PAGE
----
Bechuanaland (now Botswana)
Listen to our RECENT WEBINAR where our two British nationality experts - Philip Gamble and Mishal Patel - discuss a family birth in Bechuanaland and its implications for claims to British nationality in the modern day.
Bechuanaland was a British Protectorate up until its independence on 30 September 1966. From that point, Botswana became (and still is today) an independent Commonwealth country.
A birth in Bechuanaland gave the status of British Protected Person (or BPP). Upon independence, this BPP status was either retained or lost depending on the circumstances of each person. The rules as to whether a person became a citizen of Botswana or not were determined by the Independence Day arrangements and the new Constitution.
We have found several British nationality solutions that arise from a birth in Bechuanaland:
British Citizenship by Double Descent (48-5(1)a Botswana)
British Citizenship by Double Descent (Bechuanaland)
British Citizenship (Bechuanaland Birth - Married to British man)
British Citizenship (Bechuanaland Birth)
British Overseas Citizen (BOC) - Bechuanaland Parent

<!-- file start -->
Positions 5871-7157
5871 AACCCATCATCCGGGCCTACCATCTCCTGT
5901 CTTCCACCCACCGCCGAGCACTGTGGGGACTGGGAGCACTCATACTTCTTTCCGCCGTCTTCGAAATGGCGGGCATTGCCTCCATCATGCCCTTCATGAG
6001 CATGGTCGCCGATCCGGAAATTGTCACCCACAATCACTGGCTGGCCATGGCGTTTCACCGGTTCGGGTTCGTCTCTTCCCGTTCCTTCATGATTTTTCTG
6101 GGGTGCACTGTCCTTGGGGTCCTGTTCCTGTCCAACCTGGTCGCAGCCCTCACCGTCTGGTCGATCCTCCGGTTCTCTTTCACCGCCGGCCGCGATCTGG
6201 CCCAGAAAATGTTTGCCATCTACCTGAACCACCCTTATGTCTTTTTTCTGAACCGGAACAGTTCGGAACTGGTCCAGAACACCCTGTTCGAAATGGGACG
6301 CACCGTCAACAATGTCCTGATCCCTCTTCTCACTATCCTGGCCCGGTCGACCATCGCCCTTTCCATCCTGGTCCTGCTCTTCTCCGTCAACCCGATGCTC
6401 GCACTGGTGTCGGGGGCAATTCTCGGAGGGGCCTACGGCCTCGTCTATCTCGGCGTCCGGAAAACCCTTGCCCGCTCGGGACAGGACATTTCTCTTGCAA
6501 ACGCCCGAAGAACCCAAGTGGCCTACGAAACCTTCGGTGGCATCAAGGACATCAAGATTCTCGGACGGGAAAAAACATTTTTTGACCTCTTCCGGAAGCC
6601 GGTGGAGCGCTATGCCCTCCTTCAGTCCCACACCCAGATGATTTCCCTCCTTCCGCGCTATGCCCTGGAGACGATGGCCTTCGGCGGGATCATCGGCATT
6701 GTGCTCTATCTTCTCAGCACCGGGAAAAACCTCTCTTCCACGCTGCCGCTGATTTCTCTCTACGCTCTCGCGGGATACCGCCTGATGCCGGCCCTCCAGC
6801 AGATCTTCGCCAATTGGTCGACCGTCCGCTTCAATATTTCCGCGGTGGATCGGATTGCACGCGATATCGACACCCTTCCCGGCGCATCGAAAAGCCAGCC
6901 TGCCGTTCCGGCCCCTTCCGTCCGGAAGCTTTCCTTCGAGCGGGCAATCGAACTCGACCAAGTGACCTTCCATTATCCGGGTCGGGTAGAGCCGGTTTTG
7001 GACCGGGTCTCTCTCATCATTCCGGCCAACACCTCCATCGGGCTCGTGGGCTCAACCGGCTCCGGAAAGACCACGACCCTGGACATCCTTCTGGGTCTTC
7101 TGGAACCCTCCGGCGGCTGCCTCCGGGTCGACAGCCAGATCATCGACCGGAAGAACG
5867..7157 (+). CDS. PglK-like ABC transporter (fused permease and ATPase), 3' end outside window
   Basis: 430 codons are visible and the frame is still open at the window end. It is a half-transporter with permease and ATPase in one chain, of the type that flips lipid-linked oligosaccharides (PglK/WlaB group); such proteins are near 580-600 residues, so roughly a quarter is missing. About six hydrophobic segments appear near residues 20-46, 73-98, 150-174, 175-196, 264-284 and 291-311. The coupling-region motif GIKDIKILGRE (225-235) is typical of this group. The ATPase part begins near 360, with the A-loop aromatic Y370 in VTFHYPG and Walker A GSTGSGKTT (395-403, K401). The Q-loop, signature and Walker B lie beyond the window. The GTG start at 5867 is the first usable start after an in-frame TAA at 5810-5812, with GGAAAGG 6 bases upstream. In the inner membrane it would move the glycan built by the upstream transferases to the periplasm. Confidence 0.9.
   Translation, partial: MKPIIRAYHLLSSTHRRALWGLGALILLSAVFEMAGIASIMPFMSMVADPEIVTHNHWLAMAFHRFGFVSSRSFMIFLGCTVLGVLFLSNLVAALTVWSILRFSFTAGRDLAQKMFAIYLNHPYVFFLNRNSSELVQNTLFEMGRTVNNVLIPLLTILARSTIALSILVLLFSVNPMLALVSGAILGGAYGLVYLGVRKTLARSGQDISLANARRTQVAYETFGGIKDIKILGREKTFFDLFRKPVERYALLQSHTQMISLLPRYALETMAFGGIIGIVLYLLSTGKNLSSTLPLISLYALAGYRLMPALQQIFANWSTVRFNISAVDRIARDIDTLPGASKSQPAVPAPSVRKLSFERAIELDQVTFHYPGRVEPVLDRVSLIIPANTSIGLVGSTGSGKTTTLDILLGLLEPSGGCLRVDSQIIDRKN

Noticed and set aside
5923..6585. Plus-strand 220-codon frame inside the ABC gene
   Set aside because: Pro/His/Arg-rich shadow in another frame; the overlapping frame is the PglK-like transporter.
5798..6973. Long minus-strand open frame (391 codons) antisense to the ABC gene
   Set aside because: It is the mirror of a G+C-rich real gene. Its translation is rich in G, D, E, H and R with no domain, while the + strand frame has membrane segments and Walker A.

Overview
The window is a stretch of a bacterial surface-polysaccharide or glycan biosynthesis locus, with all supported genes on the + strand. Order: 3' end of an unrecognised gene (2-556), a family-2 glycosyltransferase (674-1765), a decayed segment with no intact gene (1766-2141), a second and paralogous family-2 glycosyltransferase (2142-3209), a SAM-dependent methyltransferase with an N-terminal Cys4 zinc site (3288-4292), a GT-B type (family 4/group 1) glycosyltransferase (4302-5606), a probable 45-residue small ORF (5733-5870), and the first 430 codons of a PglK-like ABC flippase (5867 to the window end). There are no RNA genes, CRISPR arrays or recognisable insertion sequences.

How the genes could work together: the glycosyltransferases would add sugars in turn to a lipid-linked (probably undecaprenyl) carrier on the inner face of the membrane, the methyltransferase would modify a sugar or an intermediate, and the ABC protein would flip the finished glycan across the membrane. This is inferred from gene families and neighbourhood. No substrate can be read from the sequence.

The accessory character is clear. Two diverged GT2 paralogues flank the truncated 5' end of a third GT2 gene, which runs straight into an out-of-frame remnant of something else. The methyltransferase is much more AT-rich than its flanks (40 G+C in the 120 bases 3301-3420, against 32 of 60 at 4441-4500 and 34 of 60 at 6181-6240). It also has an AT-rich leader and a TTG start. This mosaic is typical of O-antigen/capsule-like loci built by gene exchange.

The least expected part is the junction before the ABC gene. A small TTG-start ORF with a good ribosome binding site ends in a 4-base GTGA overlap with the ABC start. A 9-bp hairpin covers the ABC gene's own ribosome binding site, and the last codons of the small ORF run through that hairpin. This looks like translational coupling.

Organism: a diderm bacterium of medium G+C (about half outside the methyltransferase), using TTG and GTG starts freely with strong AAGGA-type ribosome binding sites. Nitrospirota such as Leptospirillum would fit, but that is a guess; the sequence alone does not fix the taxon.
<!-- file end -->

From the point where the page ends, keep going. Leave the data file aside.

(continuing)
British Protected Person (BPP) - Bechuanaland
How can I find out if I can claim British nationality?
We suggest following our 4 STEP PROCESS, designed to simplify the complex laws of British nationality and to avoid uneccessary and expensive application fees, to find your answer:
Step 1: Dertermine whether you have a Standard Route (birth in the UK before 1983, or a parent born in the UK before 1983)
Step 2: If not, complete our free Nationality Assessment
Step 3: Order a free Status Trace
Step 4: Conduct a Citizenship Report
To find out whether you or your children might have a claim, take a couple of moments to complete our FREE online passport assessment. For these and other forms of British Nationality available to Botswana residents, those born there or nationals, click on British Citizenship.
STATUS OF BOTSWANA (formerly Bechuanaland)
From 30.09.1966 until the present day, it was an independent Commonwealth country. Click here for more information about the consequences of being born in a Commonwealth country.